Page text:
Maintaining stable weight and loss of weight were each strongly associated with a decreased risk for diabetes among middle-aged adults, a new study found.
The researchers predicted that about 20% of new diabetes cases could be prevented if adulthood weight was monitored and by getting people aware of there Body Mass Index values.
On a population level, about 40% of new cases could be prevented through weight loss
During the primary care visits, if a patient had a BMI of 30 or more, he or she was counseled on lifestyle modification. Similarly, referral to a nurse followed if the patient had impaired glucose intolerance.
During a 10-year follow-up, 1,087 new diabetes cases occurred, accounting for 3.3% of the participants. Also during this period, the study found that a weight gain of more than one BMI point among adults was associated with an increased incident diabetes risk .
Similarly, a gain in relative weight during the follow-up period was also linked to an increased incident diabetes risk
However, the researchers reported that the benefits of weight maintenance and weight loss were not significantly associated with diabetes risk among normal weight individuals. Also, individuals who were age 30 at baseline did not experience the same relationship between incidence risk and BMI change among the BMI categories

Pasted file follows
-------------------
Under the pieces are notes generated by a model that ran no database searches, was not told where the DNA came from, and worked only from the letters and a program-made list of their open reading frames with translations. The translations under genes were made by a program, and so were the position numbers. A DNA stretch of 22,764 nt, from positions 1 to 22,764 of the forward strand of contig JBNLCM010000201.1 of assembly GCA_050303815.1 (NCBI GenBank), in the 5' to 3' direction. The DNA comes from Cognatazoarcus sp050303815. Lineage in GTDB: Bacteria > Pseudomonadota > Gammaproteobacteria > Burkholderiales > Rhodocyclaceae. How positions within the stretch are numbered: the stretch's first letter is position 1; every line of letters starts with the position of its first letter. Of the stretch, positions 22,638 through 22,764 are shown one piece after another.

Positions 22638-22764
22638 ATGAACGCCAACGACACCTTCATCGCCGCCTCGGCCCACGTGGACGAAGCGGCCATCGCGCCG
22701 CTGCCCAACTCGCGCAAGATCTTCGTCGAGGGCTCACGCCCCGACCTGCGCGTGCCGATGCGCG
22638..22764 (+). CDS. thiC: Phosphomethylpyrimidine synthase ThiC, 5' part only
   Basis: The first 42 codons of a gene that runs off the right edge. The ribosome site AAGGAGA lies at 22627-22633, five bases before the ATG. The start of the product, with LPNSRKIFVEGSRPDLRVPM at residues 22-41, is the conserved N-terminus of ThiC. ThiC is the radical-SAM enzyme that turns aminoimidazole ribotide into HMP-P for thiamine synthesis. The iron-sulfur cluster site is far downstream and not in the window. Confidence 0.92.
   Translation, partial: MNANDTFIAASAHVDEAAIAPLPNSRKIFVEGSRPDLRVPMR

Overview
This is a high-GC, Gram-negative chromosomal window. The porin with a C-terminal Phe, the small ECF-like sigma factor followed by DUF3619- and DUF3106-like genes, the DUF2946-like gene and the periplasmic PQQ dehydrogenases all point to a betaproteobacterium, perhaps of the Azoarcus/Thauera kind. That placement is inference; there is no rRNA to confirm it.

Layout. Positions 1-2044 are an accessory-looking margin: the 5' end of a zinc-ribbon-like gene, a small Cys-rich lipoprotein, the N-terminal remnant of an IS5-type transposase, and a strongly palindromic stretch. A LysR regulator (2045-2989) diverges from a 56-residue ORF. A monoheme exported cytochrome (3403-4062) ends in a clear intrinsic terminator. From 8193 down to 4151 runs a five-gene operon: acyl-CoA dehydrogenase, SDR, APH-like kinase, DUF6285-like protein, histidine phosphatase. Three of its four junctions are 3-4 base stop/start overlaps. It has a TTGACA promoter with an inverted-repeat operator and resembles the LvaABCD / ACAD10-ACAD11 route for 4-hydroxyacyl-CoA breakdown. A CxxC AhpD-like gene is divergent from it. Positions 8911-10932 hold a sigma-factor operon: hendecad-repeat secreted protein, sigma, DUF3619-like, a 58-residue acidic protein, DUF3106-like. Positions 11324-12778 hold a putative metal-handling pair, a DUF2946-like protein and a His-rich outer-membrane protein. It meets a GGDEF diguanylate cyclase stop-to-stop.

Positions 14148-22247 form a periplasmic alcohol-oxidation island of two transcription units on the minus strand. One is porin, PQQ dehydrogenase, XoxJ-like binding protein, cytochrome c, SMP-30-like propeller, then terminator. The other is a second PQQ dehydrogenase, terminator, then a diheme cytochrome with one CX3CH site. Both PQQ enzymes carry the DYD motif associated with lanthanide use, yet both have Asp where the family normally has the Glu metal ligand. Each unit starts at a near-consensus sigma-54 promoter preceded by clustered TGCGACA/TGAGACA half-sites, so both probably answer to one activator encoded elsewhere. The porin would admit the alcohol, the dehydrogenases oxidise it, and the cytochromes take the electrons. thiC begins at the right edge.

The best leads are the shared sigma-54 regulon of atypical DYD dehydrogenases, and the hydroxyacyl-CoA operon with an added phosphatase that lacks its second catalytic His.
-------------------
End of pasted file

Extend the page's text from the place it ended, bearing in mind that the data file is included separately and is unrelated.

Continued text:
Despite the already established link between obesity status and diabetes risk, Feldman and colleagues noted that “the probability that obese adults will attain normal weight is exceedingly low,” arguing for action to take place at a broader, population level, in terms of the prevention of weight gain.
Shifting the focus of the analysis to public health concerns, the researchers stated that there is a dearth of evidence concerning population-based approaches for diabetes prevention. Through the current study, they said, they hoped “to investigate the public health potential of a whole population strategy for diabetes prevention by quantifying the impact on risk and population burden of diabetes of shifting the population distribution of body weight.
“While a population-based approach for weight maintenance or moderate weight loss has considerable potential for reducing diabetes burden, single interventions are unlikely to achieve the necessary impact on weight.”
The researchers said they instead propose that particular focus be paid to achievable, community-based weight loss programs, such as commercial weight loss programs.
Past research has shown the weight benefits that commercial weight loss programs can provide, particularly for high-risk populations, the team said. For example, a recent analysis reported significant improvement in metabolic syndrome among overweight and obese women enrolled in 12-week commercial weight loss programs. However, Feldman et al cautioned that maintaining weight loss following the conclusion of these programs can be difficult.
The authors also pointed to the potential for new policy, such as the uptake in sugar-sweetened beverage taxes, which have been recently implemented in several places across the world, such as Berkeley, Calif., Philadelphia, and Mexico. Although these population-based prevention methods have the potential to reduce diabetes risk, the extent of the benefits remains largely unknown.
Overall, the team highlighted the importance of promoting weight maintenance at a population level through lifestyle modification, in order to curb the rising rates of type 2 diabetes.
“Thus, when it comes to body weight and diabetes, from a public health perspective it would be advisable to consider both high-risk and population-based strategies for diabetes prevention,” Feldman said in a press statement.